Recent Pennsylvania Superior Court Decision Highlights Importance of Objections to Preserving Issues for Appellate Review

The Superior Court recently held that an attorney’s failure to make timely or effective objections to the composition of a jury prevented a trial court from vacating a judgment and granting a mistrial. The Superior Court’s April 16, 2013 decision in Webber v. Ford Motor Co. is not precedential, but it bears attention because it demonstrates the need for trial counsel to be aware of potential appellate issues and to lodge proper objections in a timely fashion to preserve those issues for review.

Plaintiff George Webber and his wife sued several automotive brake product manufacturers after Mr. Webber was diagnosed with peritoneal mesothelioma. At the end of a five-week trial before eight jurors and one alternate, defense counsel proposed that the alternate juror participate in deliberations as a ninth juror, and plaintiffs’ counsel indicated that he did not object.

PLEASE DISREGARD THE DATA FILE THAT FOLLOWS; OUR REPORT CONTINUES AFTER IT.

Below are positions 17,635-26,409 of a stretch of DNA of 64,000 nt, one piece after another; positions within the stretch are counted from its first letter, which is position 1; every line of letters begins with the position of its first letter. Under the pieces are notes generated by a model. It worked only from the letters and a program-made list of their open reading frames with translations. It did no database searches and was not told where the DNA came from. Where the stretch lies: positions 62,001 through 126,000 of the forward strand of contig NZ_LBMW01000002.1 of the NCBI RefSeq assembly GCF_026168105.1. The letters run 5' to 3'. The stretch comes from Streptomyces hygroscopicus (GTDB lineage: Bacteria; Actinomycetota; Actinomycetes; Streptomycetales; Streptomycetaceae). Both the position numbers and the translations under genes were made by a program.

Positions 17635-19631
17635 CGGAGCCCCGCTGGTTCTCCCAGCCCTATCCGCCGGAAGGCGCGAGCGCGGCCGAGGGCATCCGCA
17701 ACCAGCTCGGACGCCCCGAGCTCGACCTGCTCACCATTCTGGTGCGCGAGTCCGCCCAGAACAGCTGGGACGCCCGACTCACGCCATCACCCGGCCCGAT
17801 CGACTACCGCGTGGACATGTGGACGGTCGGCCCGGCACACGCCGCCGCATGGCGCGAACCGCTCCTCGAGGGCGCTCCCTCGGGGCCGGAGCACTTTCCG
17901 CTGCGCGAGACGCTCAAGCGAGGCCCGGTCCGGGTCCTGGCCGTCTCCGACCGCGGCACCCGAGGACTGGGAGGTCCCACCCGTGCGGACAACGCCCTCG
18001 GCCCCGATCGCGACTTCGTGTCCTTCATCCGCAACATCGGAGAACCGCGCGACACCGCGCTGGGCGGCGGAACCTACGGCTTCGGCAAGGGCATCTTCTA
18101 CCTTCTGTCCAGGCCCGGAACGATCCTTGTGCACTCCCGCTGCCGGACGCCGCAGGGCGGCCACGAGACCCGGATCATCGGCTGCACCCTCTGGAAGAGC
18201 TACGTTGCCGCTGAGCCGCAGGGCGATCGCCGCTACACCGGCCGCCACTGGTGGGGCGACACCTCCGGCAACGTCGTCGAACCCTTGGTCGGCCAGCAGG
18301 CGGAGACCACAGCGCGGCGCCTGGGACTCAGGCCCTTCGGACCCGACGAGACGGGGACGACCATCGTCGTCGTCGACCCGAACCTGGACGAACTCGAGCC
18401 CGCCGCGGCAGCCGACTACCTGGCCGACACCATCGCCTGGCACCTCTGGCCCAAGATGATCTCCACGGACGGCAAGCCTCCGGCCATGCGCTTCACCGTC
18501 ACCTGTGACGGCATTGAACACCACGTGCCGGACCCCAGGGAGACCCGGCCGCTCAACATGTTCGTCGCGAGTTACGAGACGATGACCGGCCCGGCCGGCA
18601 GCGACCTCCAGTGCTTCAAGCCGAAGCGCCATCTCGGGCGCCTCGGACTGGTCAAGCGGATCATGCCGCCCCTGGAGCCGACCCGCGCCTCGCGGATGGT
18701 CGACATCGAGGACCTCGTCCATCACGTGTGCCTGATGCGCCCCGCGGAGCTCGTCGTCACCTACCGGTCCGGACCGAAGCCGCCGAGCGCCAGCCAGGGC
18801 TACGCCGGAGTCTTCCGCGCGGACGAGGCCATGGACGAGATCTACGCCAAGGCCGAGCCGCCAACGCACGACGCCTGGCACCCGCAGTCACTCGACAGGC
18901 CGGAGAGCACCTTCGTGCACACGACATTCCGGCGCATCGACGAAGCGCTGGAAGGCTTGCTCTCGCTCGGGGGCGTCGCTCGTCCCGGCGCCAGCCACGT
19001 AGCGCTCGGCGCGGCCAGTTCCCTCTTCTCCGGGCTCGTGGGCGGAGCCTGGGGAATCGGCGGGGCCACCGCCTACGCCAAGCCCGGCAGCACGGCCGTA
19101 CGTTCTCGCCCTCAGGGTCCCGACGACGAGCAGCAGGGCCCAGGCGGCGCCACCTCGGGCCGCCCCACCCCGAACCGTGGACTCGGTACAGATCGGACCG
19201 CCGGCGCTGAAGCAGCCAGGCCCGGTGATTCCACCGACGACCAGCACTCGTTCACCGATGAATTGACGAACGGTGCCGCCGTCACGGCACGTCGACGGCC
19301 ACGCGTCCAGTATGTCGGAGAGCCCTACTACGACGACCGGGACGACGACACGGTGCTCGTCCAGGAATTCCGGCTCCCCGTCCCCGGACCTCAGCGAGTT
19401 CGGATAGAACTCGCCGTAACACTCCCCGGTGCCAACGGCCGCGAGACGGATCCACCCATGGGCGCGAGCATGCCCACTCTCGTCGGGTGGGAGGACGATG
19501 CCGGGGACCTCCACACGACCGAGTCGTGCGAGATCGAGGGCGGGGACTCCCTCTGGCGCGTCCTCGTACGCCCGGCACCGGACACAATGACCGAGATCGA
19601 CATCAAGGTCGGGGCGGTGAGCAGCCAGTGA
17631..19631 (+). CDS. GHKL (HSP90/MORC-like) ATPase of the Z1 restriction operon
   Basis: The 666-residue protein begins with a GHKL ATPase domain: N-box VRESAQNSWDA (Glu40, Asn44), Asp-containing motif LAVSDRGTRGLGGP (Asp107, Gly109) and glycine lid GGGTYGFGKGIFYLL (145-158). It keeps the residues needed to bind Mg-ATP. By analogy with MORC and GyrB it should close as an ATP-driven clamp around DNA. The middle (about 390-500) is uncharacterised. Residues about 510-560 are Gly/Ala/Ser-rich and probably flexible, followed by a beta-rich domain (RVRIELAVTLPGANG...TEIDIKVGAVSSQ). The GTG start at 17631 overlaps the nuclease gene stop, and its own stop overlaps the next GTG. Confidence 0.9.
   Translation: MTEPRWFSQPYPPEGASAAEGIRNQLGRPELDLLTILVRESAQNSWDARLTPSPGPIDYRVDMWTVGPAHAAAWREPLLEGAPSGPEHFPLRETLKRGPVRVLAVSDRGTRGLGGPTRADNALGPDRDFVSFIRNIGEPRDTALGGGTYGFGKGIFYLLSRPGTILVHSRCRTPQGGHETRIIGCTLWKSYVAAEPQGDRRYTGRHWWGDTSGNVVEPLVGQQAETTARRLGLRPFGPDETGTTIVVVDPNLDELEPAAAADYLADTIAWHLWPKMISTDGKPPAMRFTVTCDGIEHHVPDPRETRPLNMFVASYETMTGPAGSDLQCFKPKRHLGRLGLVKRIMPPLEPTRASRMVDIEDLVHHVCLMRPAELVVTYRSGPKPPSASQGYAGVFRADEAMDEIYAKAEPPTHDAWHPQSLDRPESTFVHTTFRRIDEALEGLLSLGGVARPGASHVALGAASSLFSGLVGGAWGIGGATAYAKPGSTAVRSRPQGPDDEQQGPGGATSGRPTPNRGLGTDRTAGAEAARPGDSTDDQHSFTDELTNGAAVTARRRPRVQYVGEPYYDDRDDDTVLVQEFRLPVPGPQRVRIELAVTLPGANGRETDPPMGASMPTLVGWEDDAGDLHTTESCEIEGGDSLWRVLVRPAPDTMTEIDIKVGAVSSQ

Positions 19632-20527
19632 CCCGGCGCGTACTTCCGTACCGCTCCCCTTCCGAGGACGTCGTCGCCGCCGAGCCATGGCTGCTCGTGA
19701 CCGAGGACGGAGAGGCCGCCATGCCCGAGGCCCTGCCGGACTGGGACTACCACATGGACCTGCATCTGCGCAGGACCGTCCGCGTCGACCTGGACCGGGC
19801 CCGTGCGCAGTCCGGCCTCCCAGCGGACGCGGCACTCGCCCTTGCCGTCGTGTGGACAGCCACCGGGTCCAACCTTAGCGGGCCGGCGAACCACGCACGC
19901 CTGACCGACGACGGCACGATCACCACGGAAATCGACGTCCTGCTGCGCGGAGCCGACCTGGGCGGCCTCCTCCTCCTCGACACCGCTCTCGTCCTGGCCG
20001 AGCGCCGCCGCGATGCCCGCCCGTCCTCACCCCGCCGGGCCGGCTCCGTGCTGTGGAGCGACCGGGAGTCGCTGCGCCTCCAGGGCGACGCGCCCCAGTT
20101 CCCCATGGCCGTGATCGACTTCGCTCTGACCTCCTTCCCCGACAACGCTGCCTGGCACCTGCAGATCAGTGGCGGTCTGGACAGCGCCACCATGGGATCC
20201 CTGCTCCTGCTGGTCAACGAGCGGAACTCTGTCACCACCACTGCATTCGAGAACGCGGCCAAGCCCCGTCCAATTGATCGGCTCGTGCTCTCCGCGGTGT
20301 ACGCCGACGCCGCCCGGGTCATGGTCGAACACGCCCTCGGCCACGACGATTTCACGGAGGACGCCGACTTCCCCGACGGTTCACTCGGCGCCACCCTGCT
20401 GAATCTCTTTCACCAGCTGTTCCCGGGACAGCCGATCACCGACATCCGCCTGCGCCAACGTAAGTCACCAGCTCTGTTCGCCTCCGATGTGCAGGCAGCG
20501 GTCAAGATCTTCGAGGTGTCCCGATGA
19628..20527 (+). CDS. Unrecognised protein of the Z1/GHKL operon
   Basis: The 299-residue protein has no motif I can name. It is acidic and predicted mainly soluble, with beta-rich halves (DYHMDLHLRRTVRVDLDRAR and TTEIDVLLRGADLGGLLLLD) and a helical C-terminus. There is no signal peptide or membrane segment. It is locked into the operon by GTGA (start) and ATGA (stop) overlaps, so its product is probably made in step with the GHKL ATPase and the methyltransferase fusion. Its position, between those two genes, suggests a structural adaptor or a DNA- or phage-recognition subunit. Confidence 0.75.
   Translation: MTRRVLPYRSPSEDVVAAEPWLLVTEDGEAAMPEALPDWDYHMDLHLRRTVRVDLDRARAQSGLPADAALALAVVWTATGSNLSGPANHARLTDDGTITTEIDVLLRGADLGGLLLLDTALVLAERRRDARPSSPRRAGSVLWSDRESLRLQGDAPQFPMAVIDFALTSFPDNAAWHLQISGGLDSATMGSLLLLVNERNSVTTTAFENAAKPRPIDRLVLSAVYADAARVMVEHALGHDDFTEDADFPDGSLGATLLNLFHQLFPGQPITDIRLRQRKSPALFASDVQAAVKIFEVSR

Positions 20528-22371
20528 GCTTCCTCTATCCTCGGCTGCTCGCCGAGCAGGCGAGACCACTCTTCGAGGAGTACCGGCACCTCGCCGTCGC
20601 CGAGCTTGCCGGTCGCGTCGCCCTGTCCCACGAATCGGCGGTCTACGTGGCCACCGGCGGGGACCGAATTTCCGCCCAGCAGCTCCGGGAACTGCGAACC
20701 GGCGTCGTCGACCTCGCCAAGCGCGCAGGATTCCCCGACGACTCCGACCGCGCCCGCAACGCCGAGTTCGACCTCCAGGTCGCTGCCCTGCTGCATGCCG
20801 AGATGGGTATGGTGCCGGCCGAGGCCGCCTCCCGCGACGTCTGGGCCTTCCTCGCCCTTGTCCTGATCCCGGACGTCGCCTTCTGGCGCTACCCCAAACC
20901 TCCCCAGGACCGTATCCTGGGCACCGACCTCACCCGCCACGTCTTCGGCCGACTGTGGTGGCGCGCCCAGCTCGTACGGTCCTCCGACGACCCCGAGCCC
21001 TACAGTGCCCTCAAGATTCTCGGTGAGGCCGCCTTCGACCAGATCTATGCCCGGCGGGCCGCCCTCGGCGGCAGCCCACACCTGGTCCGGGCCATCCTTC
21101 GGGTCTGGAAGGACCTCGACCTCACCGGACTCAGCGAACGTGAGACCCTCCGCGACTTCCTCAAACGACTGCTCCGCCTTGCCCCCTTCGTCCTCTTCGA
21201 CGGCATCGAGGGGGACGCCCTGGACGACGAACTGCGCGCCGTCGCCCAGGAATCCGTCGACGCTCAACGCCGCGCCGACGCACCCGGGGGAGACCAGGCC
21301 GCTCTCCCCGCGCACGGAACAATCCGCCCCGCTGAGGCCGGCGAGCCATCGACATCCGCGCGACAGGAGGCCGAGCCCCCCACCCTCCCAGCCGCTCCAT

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Topics:  Appeals, Asbestos, Asbestos Litigation, Objection Procedures

Published In: Civil Procedure Updates, Products Liability Updates

DISCLAIMER: Because of the generality of this update, the information provided herein may not be applicable in all situations and should not be acted upon without specific legal advice based on particular situations.

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